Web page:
It has been a while since my last MetaClockClock, and with the continued shortage of electronics on the market I had no chance to order new parts. But I still had some remaining parts, and with the modular design of the ’round’ clocks I was able to build up another one, but this time with even less than the usual minimum of 24 clocks:
So if you are up to build a MetaClockClock with less clocks, this might be the way for you.
BOM and Build Instructions
The build is basically the same as for the previous clock, only that the clocks are arranged in a different way. Technically this is clock version 5 or V5. You find general instruction in the MetaClockClock Build instructions and on the Wiki on GitHub.
All the files (CNC/Laser/3D Printer) and Software are on GitHub too.
The front plate can be laser cut or cut with a CNC:
The holders for the clocks are laser cut:
The front plate (4 mm birch plywood) has been stained (Walnut stain):
Both the plywood and the frame get the same color:
Then the clocks and the master board get attached with the lasercut mounting points to the back of the front plate and wired together:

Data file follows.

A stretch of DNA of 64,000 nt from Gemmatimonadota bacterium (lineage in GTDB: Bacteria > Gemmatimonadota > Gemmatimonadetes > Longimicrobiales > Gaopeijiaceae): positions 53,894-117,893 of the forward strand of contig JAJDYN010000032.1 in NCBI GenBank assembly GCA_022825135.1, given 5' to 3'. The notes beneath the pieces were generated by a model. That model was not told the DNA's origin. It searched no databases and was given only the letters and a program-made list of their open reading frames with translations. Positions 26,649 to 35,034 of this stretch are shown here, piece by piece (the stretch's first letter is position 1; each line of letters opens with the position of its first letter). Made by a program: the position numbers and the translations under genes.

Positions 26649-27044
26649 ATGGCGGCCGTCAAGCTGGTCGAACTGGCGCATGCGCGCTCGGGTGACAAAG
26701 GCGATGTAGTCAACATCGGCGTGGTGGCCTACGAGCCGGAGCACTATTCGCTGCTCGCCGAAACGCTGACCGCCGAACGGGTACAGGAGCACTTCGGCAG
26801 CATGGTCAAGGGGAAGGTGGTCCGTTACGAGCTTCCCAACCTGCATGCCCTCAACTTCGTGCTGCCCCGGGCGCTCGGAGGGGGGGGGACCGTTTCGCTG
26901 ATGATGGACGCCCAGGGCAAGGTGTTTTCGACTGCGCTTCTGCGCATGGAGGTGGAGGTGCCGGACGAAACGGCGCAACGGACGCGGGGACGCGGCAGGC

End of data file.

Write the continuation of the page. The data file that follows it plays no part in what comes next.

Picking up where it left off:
In that design I’m using a square outer shape, but it would be interesting to have round outline too.
The clocks share the same software as for all the other builds. All the firmware is using the NXP MCUXpresso IDE and SDK. The only difference is on the master for the ’round’ version and support for it has been added to the GitHub repository.
The ‘master’ project already has a pre-defined setting in platform.h to use the new arrangement of clocks:
This turns on the new module CircleClock which handles the new clock arrangement.
Most of the animations and intermezzos of the other layouts work very well with the round arrangement. Of course no ‘text writing’ is possible, as it is not a matrix arrangement. But the circular shape allows some very nice patterns.
Below a video of an early version showing the effects:
Below the version completed with the frame:
The intermezzos can be configured not to touch the center clock: that way the current time is shown all the time.
The ‘circular’ or round arrangement of clocks works very nice. With the modular clock design it was really easy to have a new pattern, and the software was easy to adapt and change. It is possible with that pattern to build a MetaClockClock with less clocks (1 center plus 12 outside), but for sure other arrangements and patterns could be possible. Just be free to experiment and to come up with your own arrangement and custom animations.
Happy circling 🙂